MTBE is the shorthand abbreviation for methyl tertiary-butyl ether, a volatile organic compound that belongs to a category known as oxygenates. Oxygenates are added to fuel to increase its oxygen content. MTBE has replaced the use of lead as an octane enhancer in gasoline throughout the United States since 1979. MTBE reduces carbon monoxide and ozone levels caused by auto emissions. From 2000 to the present, at least twenty states have enacted legislation limiting or banning the use of MTBE.
With these air quality benefits, you may wonder why there is concern about the use of MTBE. A growing number of studies have detected MTBE in ground water throughout the country; in some instances, these contaminated waters are sources of drinking water. Even very low levels of MTBE can make drinking water supplies undrinkable, due to its offensive taste and odor.
MTBE can leak into the environment, and potentially into drinking water sources: 1) wherever gasoline is stored and 2) whenever it is spilled during transport. Leaks can occur in underground and above ground storage tanks. Spills are possible during accidents with pipelines, trucks, ships and automobiles–anytime a fuel tank is damaged. Contamination can also occur from careless disposal by consumers of “old” gasoline, as well as from emissions of marine engines into lakes and reservoirs.
Because MTBE dissolves easily in water and does not “cling” to soil very well, it migrates faster and farther in the ground than other gasoline components. That makes contamination of public drinking water systems and private wells far more likely. The chemical structure of MTBE does not break down quickly, so it is difficult to remove from ground water. Hundreds of communities across the U.S. face many millions of dollars in costs either to clean up MTBE contamination or to find replacement water supplies.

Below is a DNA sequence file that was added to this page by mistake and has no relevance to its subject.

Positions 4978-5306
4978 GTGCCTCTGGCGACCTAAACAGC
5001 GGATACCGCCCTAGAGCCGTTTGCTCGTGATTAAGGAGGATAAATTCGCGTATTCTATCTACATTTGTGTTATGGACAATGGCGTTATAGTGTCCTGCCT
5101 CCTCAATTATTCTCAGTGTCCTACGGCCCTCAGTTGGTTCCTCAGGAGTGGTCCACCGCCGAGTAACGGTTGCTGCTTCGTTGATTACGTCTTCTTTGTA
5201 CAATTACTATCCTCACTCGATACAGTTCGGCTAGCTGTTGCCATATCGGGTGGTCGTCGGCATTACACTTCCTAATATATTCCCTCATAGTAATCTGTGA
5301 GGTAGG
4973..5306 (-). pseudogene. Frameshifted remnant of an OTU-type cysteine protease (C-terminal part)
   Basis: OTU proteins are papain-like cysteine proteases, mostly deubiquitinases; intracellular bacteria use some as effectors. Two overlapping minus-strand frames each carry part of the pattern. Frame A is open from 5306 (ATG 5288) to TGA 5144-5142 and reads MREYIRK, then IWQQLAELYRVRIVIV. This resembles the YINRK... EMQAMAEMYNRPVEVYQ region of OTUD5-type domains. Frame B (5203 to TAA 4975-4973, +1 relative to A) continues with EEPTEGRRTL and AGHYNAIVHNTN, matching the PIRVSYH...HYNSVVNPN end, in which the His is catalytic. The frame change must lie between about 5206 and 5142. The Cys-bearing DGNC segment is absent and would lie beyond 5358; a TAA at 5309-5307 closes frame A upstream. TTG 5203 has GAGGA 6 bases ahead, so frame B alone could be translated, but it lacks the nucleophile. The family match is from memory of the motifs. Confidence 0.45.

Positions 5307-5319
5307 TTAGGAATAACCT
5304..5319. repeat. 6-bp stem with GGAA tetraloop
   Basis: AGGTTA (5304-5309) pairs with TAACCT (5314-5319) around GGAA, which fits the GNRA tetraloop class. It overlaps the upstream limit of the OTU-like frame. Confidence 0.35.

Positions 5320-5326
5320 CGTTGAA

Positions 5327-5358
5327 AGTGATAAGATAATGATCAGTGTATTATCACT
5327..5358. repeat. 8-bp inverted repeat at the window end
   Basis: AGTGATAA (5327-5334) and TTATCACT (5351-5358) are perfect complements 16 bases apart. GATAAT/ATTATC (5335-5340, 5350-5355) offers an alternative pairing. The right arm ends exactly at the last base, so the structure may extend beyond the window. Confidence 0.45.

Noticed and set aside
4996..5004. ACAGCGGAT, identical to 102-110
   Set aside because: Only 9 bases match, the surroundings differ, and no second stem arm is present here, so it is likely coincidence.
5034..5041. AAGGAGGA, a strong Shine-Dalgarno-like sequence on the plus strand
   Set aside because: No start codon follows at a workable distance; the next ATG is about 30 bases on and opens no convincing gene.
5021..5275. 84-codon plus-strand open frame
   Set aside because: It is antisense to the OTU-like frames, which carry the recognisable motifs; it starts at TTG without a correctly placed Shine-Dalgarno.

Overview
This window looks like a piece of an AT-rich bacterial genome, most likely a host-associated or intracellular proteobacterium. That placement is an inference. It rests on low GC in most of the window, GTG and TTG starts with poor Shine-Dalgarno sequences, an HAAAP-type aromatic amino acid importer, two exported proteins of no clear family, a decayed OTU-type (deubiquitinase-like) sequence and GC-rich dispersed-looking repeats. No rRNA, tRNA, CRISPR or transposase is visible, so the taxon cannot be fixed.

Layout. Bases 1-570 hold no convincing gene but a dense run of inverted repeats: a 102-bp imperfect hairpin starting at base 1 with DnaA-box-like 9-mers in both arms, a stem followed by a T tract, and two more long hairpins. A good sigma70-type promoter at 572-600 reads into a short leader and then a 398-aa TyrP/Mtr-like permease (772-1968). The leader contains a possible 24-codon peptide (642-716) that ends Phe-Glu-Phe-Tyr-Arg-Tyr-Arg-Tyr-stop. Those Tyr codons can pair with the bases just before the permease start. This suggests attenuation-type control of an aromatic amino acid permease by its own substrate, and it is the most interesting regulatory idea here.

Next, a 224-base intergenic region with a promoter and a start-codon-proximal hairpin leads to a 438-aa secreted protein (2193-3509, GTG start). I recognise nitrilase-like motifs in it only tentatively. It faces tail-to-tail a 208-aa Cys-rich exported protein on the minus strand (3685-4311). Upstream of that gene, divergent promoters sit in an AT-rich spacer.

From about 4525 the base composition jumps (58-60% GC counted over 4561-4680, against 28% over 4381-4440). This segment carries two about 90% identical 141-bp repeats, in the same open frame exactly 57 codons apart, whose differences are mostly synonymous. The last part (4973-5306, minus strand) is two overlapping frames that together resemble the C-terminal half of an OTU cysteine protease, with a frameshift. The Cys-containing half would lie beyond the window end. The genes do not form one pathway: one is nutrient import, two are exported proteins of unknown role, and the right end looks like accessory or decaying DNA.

How is MTBE harmful to human health?
The majority of the human health-related research conducted to date on MTBE has focused on effects associated with the inhalation of the chemical. When research animals inhaled high concentrations of MTBE, some developed cancers or experienced other adverse health effects. To date, independent expert review groups who have assessed MTBE inhalation health risks have not conclusively determined if it is a significant health threat. Researchers also have limited data about what the health effects may be if a person swallows MTBE. The Environmental Protection Agency still does not consider the available data to be adequate to estimate potential health risks of MTBE at low exposure levels in drinking water. The data does support the conclusion, however, that MTBE is a potential human carcinogen at high doses. Some studies have suggested that exposure to high levels of MTBE causes tumors of the liver, kidneys, testicles, and some other organs. These same studies have shown damage to fetal development, as well as effects on the nervous system ranging from hyperactivity to seizures and unconsciousness.
What should I do if I suspect MTBE in my drinking water?
It is possible your water would taste and/or smell like turpentine if MTBE is present at levels around 20-40 parts per billion (ppb), or at even lower levels. To confirm the presence of MTBE in your water, you can purchase a home testing kit and then submit your drinking water samples to a professionally certified lab for evaluation. If your drinking water is supplied by a public water system, you can also contact the municipal authority directly to ask whether they monitor for MTBE and what levels, if any, have been detected.
Reverse osmosis with activated carbon pre-filtration will reduce MTBE from drinking water, as well as many other contaminants risks like nitrate and chromium. Another effective method for filtering out MTBE contamination are the specially designed filters for an under sink system, like 250A cartridges by Pentek or Culligan.